Have you ever noticed how fame gives life a shape, makes it easier to swallow?  As for me, I like to read about how the Stars died; sort of makes me feel like I’m hurrying it along for myself, stitching together my own Chicago trench coat.

I bent over and tapped on that grey gleaming TV glass with my fingernail.  Half the polish chipped off, so I was sporting a small blood-red map of Florida on my finger.  Kept tapping away impatiently to the beat of the music, and then it happened.  The old tube gave a wheeze like an asthmatic dog, and then the picture came on the screen.  Dim at first.  Pale grey writing on a college banner.  “Warner Bros. Pictures Incorporated and the VITAPHONE Corp. Present. . .”

Hot damn.  Something like happiness started dancing in my gut.  Vitaphone’s always a good sign.

Then I saw the title, with only one name over it.

Barbara Stanwyck in Night Nurse.

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I’d turned on the tube and got a whale of a gift.

It must’ve been twenty-odd years since I’d first seen this film as a kid.  Night Nurse is pure pre-code Warner Brothers.  Lingerie drops as fast the cracks fly wise out of Stanwyck’s lipstick sneer.  She’s one tough baby—born to be.  Stanwyck was an orphan.  Like me, her dad hit the skids before she knew him, her mother got bumped from a tram by a lush.  In Night Nurse, her character runs up against angry bootleggers, drunken dames, sex-starved nurses and food-starved children—and gets rubbed up by a leather-wrapped he-man.  Clark Gable.  I’m telling you, this story swings.

And Stanwyck.  Her face is maybe not what you’d call the usual peacharino, but say that in front of me and I’ll tell you to shut your head but quick.  It’s true, the nose is maybe too long.  The eyes are a shade on the small side, if you go for the ingénue type; and there’s an iciness to her smile that she barely bothers to cover for the camera.  Brother, I’m gone on that.  Her shape’s slender, her eyebrows and intelligence fierce, and—unlike say, the grande dame of hysteria, Bette Davis—she could do comedy, dance numbers, put a song over.  And drama?  She’ll break your heart.  If I’d lived back then, I’d have hopped the first flivver I could’ve thumbed and hitched my way to the Hollywood of Stanwyck.  I’d have slung hash at the Brown Derby, maybe been a sticky-fingered coat check girl at the Player’s Club.   I’d have enjoyed a girlish tug at Preston Sturge’s moustache.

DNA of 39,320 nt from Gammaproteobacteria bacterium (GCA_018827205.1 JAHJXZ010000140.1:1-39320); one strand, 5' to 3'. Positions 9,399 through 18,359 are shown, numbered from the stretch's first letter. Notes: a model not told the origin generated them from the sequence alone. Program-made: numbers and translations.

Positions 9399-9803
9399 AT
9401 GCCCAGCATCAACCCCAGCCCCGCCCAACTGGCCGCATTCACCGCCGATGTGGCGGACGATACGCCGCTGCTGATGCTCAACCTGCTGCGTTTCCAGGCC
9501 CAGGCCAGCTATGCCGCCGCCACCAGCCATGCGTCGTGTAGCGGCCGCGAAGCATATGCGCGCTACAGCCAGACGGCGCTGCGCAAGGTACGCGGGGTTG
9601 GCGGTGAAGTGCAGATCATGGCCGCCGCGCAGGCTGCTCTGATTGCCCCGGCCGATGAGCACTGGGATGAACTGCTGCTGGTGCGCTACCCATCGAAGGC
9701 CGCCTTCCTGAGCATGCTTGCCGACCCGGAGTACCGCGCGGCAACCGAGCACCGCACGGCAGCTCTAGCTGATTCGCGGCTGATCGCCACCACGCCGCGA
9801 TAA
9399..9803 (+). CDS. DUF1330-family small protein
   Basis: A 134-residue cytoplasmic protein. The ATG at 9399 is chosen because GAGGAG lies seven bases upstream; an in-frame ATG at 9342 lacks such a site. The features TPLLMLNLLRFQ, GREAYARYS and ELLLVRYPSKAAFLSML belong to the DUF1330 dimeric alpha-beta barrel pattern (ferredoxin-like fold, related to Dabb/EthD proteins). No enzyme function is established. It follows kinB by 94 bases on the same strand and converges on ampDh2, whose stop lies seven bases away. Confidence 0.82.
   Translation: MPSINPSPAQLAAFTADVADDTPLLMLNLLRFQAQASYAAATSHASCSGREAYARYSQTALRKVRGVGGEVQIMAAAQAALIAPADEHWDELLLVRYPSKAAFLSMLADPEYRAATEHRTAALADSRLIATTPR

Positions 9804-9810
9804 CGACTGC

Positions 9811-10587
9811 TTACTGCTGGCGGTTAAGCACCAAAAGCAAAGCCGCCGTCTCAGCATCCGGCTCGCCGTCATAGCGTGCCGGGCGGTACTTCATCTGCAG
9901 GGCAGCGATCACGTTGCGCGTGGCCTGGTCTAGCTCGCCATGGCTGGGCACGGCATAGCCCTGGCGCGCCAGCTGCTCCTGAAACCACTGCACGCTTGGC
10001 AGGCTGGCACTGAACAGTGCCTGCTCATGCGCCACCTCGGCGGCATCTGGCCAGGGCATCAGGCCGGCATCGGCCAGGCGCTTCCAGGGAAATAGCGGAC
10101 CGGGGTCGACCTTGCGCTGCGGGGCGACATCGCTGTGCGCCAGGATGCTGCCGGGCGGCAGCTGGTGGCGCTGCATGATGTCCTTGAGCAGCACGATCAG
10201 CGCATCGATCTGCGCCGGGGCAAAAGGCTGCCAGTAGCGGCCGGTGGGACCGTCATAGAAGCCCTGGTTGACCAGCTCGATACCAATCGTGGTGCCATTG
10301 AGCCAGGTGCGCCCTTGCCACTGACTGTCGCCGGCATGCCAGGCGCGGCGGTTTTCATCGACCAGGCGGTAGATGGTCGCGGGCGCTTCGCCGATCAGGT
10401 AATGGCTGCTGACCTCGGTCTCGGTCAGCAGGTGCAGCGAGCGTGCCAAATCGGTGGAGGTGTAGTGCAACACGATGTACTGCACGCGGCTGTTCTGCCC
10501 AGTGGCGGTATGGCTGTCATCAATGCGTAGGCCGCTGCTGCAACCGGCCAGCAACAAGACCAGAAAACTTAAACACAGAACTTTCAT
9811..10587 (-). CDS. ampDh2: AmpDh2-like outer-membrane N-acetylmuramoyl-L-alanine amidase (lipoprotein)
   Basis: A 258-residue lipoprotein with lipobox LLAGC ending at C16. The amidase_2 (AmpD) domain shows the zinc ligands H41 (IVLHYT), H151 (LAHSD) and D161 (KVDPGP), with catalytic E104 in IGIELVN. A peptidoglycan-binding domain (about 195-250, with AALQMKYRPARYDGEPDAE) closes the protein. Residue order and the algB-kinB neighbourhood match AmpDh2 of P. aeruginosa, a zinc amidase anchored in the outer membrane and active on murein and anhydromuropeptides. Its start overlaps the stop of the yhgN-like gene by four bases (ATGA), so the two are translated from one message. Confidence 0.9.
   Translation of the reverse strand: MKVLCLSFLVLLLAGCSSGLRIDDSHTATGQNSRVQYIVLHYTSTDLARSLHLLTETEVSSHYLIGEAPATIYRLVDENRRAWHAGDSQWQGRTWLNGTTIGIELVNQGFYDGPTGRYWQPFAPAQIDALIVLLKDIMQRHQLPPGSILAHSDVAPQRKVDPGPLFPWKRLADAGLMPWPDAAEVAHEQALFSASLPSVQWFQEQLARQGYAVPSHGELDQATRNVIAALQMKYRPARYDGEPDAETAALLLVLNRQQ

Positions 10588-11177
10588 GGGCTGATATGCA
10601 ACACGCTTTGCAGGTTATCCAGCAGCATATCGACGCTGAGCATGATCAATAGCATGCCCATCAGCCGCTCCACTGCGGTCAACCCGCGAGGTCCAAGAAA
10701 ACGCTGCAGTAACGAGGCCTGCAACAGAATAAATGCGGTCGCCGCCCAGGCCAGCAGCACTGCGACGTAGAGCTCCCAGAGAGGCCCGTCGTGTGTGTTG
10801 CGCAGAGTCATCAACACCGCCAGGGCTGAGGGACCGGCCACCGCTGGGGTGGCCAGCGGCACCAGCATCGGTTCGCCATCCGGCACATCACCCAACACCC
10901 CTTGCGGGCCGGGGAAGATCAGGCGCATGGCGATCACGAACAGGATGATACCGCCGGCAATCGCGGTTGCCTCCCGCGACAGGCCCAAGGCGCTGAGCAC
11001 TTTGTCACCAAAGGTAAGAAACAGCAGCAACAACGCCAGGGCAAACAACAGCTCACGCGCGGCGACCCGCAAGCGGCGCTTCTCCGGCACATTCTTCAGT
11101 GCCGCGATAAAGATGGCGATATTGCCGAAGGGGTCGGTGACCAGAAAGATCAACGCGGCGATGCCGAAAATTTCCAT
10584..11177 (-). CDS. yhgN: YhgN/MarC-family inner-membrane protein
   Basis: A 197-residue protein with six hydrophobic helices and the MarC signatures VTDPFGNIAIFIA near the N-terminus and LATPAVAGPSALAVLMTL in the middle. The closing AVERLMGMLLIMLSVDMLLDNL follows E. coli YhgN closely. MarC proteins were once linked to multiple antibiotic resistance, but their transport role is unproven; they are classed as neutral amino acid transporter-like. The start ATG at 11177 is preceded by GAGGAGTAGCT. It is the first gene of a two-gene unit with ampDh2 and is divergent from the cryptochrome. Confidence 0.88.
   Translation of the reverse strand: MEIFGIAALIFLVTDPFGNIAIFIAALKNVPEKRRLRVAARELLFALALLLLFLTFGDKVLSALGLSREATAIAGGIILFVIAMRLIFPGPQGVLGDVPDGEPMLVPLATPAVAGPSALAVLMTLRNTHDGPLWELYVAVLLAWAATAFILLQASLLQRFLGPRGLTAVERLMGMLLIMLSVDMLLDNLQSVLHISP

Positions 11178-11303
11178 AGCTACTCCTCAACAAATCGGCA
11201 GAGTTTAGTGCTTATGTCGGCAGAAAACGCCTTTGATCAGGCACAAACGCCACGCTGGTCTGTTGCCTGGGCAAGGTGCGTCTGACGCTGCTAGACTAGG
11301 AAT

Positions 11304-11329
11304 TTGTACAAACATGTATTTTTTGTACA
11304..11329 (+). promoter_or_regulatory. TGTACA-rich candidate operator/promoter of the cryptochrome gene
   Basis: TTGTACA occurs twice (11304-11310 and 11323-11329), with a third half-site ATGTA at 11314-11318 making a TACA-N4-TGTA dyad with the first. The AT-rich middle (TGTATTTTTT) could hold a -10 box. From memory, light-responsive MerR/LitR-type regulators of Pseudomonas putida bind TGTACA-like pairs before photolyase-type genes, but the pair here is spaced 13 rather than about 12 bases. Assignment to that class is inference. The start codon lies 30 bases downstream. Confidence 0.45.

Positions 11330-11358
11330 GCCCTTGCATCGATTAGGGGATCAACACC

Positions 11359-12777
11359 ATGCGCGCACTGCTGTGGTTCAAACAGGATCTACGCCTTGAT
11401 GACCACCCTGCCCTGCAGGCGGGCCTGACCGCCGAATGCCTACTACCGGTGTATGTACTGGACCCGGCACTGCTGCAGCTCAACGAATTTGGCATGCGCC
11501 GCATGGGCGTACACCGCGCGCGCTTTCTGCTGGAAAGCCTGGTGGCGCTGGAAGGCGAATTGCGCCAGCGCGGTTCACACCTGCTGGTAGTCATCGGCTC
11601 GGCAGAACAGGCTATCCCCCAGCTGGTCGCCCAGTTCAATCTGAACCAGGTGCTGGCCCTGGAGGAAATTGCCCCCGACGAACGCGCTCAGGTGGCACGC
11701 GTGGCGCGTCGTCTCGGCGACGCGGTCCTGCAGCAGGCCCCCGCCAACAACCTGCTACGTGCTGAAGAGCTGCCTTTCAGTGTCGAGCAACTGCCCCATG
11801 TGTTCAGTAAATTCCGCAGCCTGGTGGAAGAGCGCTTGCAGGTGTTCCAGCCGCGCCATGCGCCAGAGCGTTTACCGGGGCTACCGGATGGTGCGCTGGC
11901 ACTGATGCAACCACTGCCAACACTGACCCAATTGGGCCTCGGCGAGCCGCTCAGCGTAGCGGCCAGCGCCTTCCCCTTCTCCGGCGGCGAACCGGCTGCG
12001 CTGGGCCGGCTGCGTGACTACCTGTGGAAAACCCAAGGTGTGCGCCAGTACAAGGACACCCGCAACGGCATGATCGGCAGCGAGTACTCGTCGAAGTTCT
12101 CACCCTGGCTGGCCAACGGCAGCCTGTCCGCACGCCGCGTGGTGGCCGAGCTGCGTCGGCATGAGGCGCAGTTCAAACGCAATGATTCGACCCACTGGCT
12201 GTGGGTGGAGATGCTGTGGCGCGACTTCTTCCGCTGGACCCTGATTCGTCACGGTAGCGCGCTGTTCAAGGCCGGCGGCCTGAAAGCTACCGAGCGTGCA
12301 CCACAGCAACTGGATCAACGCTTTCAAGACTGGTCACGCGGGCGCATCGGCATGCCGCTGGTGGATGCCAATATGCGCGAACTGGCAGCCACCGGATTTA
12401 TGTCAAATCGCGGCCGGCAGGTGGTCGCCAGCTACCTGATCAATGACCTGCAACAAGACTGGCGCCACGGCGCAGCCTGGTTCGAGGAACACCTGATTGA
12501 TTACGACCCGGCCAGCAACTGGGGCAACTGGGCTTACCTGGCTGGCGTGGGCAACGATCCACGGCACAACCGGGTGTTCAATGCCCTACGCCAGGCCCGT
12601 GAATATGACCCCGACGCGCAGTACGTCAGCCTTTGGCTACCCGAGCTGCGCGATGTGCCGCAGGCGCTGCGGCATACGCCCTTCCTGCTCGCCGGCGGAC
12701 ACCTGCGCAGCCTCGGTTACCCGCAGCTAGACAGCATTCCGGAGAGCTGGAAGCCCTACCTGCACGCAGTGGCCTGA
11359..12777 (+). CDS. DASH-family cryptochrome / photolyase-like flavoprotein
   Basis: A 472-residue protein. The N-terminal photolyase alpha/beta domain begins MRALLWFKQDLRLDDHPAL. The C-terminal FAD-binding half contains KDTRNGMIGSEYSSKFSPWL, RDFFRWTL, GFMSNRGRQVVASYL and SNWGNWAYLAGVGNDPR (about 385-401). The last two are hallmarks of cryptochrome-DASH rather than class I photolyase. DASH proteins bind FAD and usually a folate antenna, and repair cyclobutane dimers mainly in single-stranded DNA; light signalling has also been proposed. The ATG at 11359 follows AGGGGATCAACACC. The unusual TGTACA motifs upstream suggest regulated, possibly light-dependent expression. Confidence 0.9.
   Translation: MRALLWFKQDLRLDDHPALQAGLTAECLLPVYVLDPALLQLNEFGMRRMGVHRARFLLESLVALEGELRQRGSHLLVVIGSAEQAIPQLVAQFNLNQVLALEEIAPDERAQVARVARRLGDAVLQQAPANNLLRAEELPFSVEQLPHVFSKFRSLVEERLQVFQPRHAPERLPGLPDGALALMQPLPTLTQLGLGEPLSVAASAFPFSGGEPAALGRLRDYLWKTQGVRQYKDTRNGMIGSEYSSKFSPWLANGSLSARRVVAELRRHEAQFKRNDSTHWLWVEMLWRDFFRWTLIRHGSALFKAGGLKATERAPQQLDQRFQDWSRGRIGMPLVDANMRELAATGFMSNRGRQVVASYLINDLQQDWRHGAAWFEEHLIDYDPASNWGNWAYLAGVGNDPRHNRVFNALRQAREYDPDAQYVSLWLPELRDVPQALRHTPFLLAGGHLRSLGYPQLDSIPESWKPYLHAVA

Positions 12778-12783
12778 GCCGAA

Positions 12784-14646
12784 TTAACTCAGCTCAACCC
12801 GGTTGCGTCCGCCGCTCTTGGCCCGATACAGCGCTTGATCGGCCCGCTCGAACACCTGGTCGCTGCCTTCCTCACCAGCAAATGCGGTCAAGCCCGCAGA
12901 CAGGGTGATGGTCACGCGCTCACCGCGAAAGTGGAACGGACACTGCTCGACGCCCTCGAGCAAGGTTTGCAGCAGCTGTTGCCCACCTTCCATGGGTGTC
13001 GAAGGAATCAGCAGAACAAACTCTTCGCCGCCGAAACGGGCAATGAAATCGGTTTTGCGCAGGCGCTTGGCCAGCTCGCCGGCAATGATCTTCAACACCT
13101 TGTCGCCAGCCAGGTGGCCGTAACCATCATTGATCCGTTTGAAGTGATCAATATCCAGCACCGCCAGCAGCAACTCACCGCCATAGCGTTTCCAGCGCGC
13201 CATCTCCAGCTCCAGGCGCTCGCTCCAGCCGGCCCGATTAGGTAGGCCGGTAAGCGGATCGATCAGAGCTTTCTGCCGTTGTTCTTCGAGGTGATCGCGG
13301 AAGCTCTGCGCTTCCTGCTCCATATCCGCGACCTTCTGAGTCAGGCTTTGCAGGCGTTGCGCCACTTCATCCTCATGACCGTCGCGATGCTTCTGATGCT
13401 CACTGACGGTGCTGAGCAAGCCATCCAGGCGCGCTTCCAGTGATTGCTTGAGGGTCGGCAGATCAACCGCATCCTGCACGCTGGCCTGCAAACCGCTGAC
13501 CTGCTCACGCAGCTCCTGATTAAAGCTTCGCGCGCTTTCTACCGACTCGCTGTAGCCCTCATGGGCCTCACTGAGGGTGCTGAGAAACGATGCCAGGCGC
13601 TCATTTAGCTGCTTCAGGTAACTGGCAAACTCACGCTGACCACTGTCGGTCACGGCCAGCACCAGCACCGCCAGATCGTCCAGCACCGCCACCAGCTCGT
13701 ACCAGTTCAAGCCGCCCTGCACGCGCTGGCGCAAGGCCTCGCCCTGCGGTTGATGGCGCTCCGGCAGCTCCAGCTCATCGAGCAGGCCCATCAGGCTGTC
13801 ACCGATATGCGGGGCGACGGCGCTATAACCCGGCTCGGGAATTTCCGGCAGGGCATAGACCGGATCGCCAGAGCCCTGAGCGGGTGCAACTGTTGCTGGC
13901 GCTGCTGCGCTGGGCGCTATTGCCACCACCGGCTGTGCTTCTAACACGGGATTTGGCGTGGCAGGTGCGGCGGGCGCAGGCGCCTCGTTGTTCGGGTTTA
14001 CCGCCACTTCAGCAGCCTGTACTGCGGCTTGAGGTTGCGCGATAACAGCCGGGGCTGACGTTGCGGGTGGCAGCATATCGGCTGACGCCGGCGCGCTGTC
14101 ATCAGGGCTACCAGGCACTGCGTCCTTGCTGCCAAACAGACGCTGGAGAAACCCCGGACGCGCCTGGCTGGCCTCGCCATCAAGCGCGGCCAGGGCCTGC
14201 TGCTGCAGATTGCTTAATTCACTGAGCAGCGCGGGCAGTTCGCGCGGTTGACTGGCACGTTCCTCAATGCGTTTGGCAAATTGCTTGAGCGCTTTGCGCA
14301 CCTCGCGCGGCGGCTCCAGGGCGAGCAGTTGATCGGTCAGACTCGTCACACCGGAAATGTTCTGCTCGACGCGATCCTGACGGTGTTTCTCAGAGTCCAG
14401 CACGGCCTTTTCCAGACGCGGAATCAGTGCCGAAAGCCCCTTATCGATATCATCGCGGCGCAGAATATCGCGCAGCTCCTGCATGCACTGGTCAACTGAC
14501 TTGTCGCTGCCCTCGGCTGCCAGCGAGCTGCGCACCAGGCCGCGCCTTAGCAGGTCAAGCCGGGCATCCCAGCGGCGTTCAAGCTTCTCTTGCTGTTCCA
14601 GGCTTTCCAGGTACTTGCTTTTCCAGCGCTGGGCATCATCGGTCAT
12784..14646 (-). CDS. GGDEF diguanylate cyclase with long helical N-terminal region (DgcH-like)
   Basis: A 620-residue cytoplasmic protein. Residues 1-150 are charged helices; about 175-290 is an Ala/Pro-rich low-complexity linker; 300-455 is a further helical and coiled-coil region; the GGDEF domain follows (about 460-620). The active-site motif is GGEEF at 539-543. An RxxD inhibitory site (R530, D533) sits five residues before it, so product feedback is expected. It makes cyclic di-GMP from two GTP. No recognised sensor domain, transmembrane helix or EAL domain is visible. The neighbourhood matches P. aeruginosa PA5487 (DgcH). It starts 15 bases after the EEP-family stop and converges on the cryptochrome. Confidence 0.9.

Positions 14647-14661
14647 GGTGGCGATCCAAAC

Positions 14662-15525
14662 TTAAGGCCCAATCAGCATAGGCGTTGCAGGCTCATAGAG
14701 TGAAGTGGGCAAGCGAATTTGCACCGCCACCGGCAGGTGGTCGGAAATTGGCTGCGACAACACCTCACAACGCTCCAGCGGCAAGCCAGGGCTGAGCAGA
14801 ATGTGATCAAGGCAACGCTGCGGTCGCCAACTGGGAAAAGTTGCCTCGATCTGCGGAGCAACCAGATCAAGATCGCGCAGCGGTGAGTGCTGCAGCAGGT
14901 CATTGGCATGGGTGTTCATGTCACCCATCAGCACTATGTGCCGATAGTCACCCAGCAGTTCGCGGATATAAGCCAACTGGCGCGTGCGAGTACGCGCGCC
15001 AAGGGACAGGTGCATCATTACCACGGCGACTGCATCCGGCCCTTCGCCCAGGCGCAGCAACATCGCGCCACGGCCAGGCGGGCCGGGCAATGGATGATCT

I sat down on the sofa, feeling the old water slop around in that pumice stone I carry in my ribcage, and thought about how Stanwyck was everything I turned out not to be.

The movie sort of shifted the hangover, but it kicked up some memories, too.

My neck felt even tighter, like some invisible pit-bull had it clamped between its teeth or I was about to take a long waltz off a short rope.  Lonely.  Wished I had either a lot more booze in the apartment or a lot less kicking around my nervous system.  The cup of joe was making me sweat—something was.  When you’ve done what I did, when you’ve lived a while with the idea that if you weren’t around there’d be a boy still alive, you get to be a little. . . jumpy.  I’m high-strung, even when I’m not dancing up in that cage.  Sensitive to the delicate balance between just boozed up enough and gone over the cliff with the rams.   It’s delicate, all right:  Memory makes me feel like offing myself, not remembering made me off the kid.   Delicate, and a killer.  I’m both, or I wouldn’t need to be sauced up so much, sauced so hard, and he wouldn’t be dead.

Those weird short eyebrows he had, just the shape of a brown chalk stub.  And that way he’d look at you like you were Christmas Day and the Taj Mahal rolled up in one.  He had red hair, too—‘ginger’ they called it, over there.  Just two shades brighter than mine.  He’d be eighteen now, or nineteen.  Sixteen years younger than me.  Less than ten years old, that night the fire trapped him and he was alone.   Stanwyck protects those girls from quacks, murderers, and extortionists.  Ollie didn’t know he needed protection from me.